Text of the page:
Assembling the tacos:
Steam the tortillas in a steamer or in a microwave between damp paper towels. Scoop a couple of heaping tablespoons of filling into each warm tortilla and fold over. Add hot sauce if desired.

Prawn Tacos

Nicole, Mark and Zoe

Family Night

Mexican food has been a long time favorite of mine. I can still smell the rice pudding from Gonzales’ in Richmond. My parents would take me there, as a toddler, after church every week to meet my grandparents for a family meal. I thought of it as my reward for quietly enduring another Sunday service. The practice of bringing family and friends together around food started here for me. The practice of bringing family and friends together around food started here for me. Every part of the food we eat has a story: from the earth it’s grown on to the farmer who tends it all the way to the table on which it is celebrated. I like to know as much of the story as possible and I believe the fewer steps involved between the farmer and my table the better.

We had Kelly’s kids, Mark and Nicole and Nicole’s friend Zoë for Prawn Tacos last week. Kelly refers to them as my Mexican Spring rolls for the fresh veggies used. While we loved the meal, the conversations TacoVeggiessparked by the food were truly a highlight of the evening. Kelly captured Zoë on video sharing the role food plays in her family.

The Prawn Tacos were very simple to make and largely influenced by what we’d picked up at our CSA that week. Many of my favorite recipes arise from the challenge to use all of the bounty in our refrigerator, this meal was no different. We had frozen prawns from Trader Joe’s on hand a vegetable bin full of wonderful produce from Tolay Valley Farms and some corn tortillas. Hmmm…. what to do with it all?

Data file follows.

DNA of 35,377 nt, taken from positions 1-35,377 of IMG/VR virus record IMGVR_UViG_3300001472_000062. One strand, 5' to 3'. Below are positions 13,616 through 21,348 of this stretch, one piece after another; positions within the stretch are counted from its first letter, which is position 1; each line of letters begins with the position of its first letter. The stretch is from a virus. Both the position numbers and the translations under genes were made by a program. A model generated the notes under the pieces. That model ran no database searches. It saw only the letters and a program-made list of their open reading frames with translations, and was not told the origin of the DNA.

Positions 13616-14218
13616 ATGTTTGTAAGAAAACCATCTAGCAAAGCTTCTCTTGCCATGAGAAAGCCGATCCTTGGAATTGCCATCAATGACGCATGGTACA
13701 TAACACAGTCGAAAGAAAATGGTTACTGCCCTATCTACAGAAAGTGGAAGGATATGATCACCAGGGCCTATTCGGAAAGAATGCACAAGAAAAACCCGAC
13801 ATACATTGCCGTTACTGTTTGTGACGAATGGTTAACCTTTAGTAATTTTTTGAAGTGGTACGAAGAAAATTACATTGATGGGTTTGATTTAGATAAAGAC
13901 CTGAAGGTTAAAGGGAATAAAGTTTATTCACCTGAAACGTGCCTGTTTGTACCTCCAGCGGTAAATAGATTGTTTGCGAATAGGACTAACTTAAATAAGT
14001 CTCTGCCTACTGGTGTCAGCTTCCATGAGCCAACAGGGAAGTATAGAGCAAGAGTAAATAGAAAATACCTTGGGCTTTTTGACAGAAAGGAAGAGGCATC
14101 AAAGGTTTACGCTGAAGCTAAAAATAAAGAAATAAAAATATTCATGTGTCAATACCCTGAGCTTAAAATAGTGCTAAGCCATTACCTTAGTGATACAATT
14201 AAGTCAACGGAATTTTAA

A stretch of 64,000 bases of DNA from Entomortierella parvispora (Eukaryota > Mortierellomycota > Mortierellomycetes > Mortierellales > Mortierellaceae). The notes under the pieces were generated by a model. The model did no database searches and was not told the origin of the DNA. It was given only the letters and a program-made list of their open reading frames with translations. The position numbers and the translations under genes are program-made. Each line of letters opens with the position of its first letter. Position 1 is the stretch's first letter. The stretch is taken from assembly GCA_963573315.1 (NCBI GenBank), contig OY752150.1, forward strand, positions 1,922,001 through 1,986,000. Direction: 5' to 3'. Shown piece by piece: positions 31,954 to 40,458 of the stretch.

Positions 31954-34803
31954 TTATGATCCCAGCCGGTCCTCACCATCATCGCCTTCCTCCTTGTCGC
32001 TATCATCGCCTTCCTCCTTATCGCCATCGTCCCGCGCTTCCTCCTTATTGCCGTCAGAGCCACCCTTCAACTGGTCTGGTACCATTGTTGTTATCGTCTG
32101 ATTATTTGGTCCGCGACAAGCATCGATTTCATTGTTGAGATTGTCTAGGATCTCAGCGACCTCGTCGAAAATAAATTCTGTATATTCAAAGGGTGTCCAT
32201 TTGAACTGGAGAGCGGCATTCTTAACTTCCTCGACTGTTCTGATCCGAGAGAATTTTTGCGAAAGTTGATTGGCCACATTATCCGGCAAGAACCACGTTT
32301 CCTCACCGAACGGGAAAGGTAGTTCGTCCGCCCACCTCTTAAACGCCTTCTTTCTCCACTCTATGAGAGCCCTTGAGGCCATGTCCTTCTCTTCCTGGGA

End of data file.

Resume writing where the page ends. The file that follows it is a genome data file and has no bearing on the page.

Ingredients:
Corn Tortillas
Prawns- 1.5 per taco seemed sufficient
Carrots- shredded or chopped very thin
Mustard Greens- shredded
Red Onion- diced
Cucumber- sliced thin
Tomato- chopped

YogurtSauceYogurt Sauce
Yogurt (we like Straus Whole Milk Plain) – about a half cup
Chipotle Sauce (I love the Frontera Enchilada sauce) – to taste (I used about 6 tablespoons)
Hot Sauce- to taste

Begin with the yogurt sauce. Pour the yogurt into a bowl, mix in your favorite sauce or salsa to taste then add the hot sauce of your choice. You can put out in a serving bowl along side some tortilla chips and use this sauce as a dip as well as a topping for your tacos.

After this I set up the chopping board and got busy with my vegetables while I preheated the broiler. Once done with my chopping I popped the prawns into the broiler for 7 minutes and Nicole started heating some oil to ready the tortillas. Pop the prawns out of the oven and remove the shell, breaking each prawn into several pieces.

Place your prawns on the warm tortilla, top with the vegetables and a few dollops of the yogurt sauce. Many substitutions can be made. The ingredients for this meal were dictated by what we had on hand. Many different types of greens would work. I found the bitterness of the mustard greens was balanced nicely by the sweetness of the carrot and cucumber.PrawnsOnBroilerPan

Tacos Try ours or make your own. We’d love to hear about your creations and the stories around your dinner table.